Beer tastes best when handled, stored and dispensed correctly, according to these four steps:
|Four Steps for Excellent Beer Service|
Temperature is key to pouring a perfect draught beer
Research has shown that beer kegs take three to four times as long to chill as they do to warm up (ref). For example, if a keg is delivered to a bar on a non-refrigerated truck at 50 degrees F, it would take twenty-five hours of refrigerated storage for the keg to return to the recommended 38 degrees F. If a keg is tapped when it is warm, it will pour foamy. As a best practice, we suggest that retailers not tap kegs the day they are received. Under normal circumstances, operators benefit from tapping fresh full kegs the day after they are received, allowing for enough time for them to chill to the proper dispensing temperature, 34-38 degrees F.
Balance and Maintenance
A balanced draught beer system holds carbonation and pours liquid beer (not foam!) at a rate of two ounces per second. Practicing accepted cleaning protocols every two weeks (see Draught Beer Quality recommendations) ensures system cleanliness and the quality of beer dispensed from keg to glass.
Perfect Beer Glass
Beer-Clean Glassware: No Soil No Oil
On-premise retailers clean all glassware between uses but even a glass that has just been cleaned may not be “beer-clean.”A beer-clean glass is not only free of visible soil and marks but also free of foam degrading residues, like soap, grease or fat. A beer clean glass forms a proper foam head, allows lacing during consumption and never shows patches of bubbles stuck to the side of the glass in the liquid beer. Avoid washing beer glasses with food dishes in a dishwasher as they get a thin coating of fats and oils that destroy foam. Specific directions on hand-cleaning, automatic machine operations, and testing for beer cleanliness are outlined at www.draughtquality.org.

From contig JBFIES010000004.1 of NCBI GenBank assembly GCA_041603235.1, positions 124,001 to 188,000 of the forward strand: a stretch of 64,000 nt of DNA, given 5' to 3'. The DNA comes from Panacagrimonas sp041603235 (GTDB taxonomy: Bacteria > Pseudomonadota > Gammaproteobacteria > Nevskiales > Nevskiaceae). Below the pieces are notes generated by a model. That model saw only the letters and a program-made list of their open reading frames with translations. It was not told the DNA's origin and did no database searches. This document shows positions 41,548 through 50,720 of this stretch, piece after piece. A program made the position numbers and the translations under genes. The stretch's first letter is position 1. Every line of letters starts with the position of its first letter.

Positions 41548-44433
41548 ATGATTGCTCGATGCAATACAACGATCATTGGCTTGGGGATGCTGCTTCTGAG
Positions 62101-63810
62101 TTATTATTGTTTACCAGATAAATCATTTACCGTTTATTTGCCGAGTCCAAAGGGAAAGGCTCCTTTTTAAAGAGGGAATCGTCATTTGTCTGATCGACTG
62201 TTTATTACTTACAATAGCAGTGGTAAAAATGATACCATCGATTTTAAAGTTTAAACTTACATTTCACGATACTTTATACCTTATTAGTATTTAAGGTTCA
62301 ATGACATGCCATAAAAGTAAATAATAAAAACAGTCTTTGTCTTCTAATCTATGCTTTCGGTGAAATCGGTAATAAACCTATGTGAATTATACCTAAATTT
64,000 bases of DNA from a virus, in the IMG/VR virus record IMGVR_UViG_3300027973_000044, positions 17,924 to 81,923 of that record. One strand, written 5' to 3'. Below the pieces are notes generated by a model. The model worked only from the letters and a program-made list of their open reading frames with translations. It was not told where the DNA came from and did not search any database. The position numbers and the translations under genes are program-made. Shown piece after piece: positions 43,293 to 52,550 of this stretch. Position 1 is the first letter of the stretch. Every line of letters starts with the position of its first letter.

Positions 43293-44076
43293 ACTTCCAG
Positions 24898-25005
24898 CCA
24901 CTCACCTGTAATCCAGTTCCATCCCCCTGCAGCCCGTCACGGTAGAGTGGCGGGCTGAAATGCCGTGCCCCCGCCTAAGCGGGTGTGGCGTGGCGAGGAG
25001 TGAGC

Local health guidelines typically require sanitizer as the final step in most glass cleaning systems. But when it comes time to fill, the glass should not smell like sanitizer. Air-drying glasses upside down is preferred. Drying beer glasses on towels is not recommended as they leave lint, can impart chemical aromas and transmit germs.
Rinsing & Chilling Glasses
Optimal beer glass preparation calls for pre-wetting with chilled, filtered water immediately before filling. This rinse removes residual sanitizer, chills the glass and promotes head formation. Frozen glasses result in ice crystals that cause foaming problems during filling. If you chill your beer glasses, be sure to avoid frosting.
Pouring Draught Beer
A properly poured beer should be topped with a 1-inch collar of foam. With proper technique you can achieve this attractive presentation both quickly and with little or no waste.
- Hold the glass at a 45-degree angle about two inches below the spout so that beer will initially flow down the side of the glass.
- Grip tap handle at its base, open the faucet quickly and completely so beer flows freely.
- As the glass fills, gradually tilt it upright so that you finish pouring straight down the middle of the glass to build the foam head.
- Close faucet quickly to avoid wasteful overflow.
When pouring beer, avoid these mistakes:
- Never touch the glass with the faucet.
- Never touch the beer or foam with the faucet.
- Never open the faucet part way.